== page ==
The road signs identifying the – blink and you miss it – township of Maxwell on the outskirts of Whanganui have already mysteriously disappeared and it’s possible they’ll never be needed again.
The council has joined forces with Ngā Rauru and its hapū Ngāti Maika to have the name – which has links to a bloody incident during the New Zealand Wars – changed back to Pākaraka.
Maxwell is currently named after Scotsman George Maxwell, one of the founding members of the Kai-iwi Yeomanry Cavalry Volunteers.
Led by notable settler and politician, John Bryce, the volunteers were involved in the notorious Handley’s Woolshed incident in November 1868.
Fearful of attack from Tītokowaru’s hauhau warriors, the militia came across a group of Māori boys aged between 10 and 12, hunting geese and pigs near the woolshed on the Nukumaru flats.
The cavalry charged and by most Pākehā accounts two boys were killed.
Ngāti Maika hapū member Ruta Broughton said it was far worse.
“Ngāti Maika says that there was a sole survivor and actually there were more than two people … more than two young men that got killed that day. It was a massacre.
“And there was a sole survivor and that sole survivor was from Ngāti Maika and he’s in the photo over there in the corner with his fingers severed.
“So how did he survive the massacre? Well he played dead. He played dead and he lived to tell his story about the events.”
Ihaka Takarangi’s family portrait is proudly displayed at Pākaraka Pa north of Whanganui.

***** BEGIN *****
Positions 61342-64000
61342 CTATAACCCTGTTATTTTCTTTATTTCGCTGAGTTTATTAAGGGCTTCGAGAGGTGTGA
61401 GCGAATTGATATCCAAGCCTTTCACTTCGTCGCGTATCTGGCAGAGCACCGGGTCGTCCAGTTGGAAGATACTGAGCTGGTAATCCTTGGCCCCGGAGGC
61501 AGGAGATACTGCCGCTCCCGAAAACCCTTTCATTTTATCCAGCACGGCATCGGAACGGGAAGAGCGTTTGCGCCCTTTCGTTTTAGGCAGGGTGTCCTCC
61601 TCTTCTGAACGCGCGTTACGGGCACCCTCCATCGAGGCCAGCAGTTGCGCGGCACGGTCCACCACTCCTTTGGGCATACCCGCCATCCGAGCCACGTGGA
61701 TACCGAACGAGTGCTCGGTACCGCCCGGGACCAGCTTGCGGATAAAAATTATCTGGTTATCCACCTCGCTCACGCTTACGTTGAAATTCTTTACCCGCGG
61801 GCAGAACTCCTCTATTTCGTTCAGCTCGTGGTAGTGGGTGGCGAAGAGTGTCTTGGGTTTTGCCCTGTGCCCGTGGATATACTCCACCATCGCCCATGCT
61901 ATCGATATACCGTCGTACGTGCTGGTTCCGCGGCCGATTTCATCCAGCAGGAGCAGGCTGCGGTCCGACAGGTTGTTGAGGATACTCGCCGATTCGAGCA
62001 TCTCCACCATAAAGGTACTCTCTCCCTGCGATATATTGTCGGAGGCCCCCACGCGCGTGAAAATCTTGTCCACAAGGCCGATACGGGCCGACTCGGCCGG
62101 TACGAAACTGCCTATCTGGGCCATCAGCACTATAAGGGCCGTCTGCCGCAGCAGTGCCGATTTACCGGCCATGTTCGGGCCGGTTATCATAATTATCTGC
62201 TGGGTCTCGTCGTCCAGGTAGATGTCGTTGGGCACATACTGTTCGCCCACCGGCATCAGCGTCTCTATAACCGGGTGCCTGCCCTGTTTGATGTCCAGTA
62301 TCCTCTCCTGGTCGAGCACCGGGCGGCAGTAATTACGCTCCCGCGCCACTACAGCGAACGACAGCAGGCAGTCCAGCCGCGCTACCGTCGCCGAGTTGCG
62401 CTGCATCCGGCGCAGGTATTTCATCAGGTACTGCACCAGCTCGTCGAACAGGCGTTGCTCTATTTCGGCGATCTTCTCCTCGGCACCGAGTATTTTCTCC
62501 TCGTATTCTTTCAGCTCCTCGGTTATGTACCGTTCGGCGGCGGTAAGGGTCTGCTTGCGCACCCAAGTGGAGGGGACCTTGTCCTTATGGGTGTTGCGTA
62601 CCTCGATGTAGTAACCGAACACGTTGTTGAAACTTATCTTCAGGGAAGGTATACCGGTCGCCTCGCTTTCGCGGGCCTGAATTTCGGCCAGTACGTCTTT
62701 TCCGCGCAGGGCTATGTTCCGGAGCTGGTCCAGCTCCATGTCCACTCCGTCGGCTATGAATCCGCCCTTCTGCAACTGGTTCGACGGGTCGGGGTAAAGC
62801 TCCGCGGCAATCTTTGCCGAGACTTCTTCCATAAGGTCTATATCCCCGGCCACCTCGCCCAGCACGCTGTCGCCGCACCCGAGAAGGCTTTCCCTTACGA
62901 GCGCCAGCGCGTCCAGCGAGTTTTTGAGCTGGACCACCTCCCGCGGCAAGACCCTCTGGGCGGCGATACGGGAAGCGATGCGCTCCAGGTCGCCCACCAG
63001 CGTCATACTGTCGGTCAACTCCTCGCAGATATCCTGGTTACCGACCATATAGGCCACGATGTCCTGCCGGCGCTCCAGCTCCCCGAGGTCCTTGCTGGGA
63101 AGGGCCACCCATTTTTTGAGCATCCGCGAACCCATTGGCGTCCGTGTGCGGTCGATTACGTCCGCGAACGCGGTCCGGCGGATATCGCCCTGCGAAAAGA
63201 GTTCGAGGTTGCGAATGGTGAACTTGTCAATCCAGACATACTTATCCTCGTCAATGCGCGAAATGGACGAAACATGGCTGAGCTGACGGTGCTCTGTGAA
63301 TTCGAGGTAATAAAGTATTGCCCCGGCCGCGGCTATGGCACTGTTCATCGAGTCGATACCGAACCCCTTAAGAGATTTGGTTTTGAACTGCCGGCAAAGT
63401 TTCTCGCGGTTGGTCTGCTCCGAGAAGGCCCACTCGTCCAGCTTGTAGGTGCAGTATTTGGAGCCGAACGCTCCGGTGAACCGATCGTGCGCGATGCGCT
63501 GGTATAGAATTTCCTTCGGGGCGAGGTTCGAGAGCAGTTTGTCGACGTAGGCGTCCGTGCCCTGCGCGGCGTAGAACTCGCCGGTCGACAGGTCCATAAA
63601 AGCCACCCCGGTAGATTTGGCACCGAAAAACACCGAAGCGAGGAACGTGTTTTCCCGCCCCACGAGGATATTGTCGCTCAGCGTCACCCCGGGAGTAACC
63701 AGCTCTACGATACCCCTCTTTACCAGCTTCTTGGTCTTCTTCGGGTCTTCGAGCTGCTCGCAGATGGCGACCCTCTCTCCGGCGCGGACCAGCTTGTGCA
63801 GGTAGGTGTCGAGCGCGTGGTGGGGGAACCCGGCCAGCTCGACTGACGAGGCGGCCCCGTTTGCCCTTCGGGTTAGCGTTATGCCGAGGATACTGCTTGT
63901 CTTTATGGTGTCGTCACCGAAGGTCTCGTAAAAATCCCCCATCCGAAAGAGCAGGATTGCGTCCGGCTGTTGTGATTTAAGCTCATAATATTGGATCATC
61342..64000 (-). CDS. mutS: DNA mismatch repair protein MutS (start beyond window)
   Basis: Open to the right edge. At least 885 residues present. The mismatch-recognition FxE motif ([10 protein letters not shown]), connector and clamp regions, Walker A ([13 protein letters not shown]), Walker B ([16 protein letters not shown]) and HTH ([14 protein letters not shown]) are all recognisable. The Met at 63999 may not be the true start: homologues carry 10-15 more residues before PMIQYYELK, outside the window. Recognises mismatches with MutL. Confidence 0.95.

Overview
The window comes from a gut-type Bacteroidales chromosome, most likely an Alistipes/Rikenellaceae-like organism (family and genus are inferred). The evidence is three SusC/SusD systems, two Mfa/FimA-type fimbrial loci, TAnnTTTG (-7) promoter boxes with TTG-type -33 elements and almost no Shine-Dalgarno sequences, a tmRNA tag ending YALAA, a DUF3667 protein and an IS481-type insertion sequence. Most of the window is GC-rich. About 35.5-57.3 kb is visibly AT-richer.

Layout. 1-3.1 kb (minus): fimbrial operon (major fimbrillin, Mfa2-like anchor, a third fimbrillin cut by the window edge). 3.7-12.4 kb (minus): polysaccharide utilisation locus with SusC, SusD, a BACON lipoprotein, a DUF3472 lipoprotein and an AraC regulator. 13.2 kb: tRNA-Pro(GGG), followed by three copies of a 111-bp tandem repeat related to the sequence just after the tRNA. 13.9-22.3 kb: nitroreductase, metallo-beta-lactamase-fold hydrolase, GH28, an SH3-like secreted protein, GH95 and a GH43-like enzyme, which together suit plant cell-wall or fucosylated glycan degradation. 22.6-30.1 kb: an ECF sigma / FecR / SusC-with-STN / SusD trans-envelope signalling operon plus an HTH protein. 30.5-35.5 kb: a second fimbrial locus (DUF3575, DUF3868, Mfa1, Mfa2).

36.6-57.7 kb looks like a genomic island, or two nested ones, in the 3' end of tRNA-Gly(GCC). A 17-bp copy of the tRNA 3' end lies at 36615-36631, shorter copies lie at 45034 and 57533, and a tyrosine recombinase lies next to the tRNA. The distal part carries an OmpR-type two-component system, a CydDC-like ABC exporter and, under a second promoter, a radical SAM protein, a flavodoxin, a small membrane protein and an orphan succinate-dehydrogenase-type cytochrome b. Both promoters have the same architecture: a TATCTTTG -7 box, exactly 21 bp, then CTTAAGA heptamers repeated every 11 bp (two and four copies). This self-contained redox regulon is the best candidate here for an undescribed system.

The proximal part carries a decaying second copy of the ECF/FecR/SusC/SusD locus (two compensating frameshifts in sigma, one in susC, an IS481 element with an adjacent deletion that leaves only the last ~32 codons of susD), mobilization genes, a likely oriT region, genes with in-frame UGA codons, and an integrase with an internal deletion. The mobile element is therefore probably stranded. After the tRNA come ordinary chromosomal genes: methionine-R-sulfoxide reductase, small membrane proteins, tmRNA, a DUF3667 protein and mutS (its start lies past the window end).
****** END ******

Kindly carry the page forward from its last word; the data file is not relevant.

Broughton said it was important for her generation to change the name back to Pākaraka for the sake of their children and grandchildren.
“We’re not happy about the name because it’s a memorial to George Maxwell, who slayed our young men way back then and our whenua has a name, our land has a name, this place is Pākaraka.”
Raymond Hina grew up at Pākaraka – a name which combines the word ‘pa’ for home and ‘karaka’ for the trees once abundant in the area.
He said it was heart-breaking having to explain to visitors why the area was called Maxwell.
“They ask the question ‘Maxwell, what a name for this, why is it Maxwell?’
“And then we have to go back and tell the story and you know as big as I am, it’s hard to tell the story.”
Hina said Pākaraka had always welcomed everyone and the name change was not about excluding Pākehā.
“Everyone came here farmers and all and this is the place they came back then.
“And if you see them ones now you can tell they were brought up here – I’m talking about our Pākehā – because they call this the pa, Pākaraka, and they didn’t call it … it was always known as the pa.”
Whanganui Mayor Hamish McDouall thought the city was ready to embrace the change.
“I understand there’ll be divergent views, but a person from a very old settler family, who I went up [to] and told them personally that this was happening, they said: ‘oh I can’t wait. It should have always been Pākaraka’.
“So I think time has moved on to hold on to some names.”
But not everyone on council supported the application to the New Zealand Geographic Board.
Charlie Anderson voted against it.
“I worry that it’s just one more thing. No real gain for Māori and it just polarises our community once more.
“I’m aware Mr Maxwell probably wasn’t the nicest guy at the time, but we can’t change our rich history. We need to embrace it warts and all.
“Te Rauparaha was a murdering tyrant, but his statue still stands in Ōtaki I believe, and it should remain there as should the numerous namings after Captain Cook.”
For Raymond Hina, however, a name change would mean the world.
“Oh I wouldn’t be sitting here in tears anyway. That’s what it would mean. And I’d be able to die happy I suppose.”
The New Zealand Geographic Board is not expected to make a decision on the name change for several months.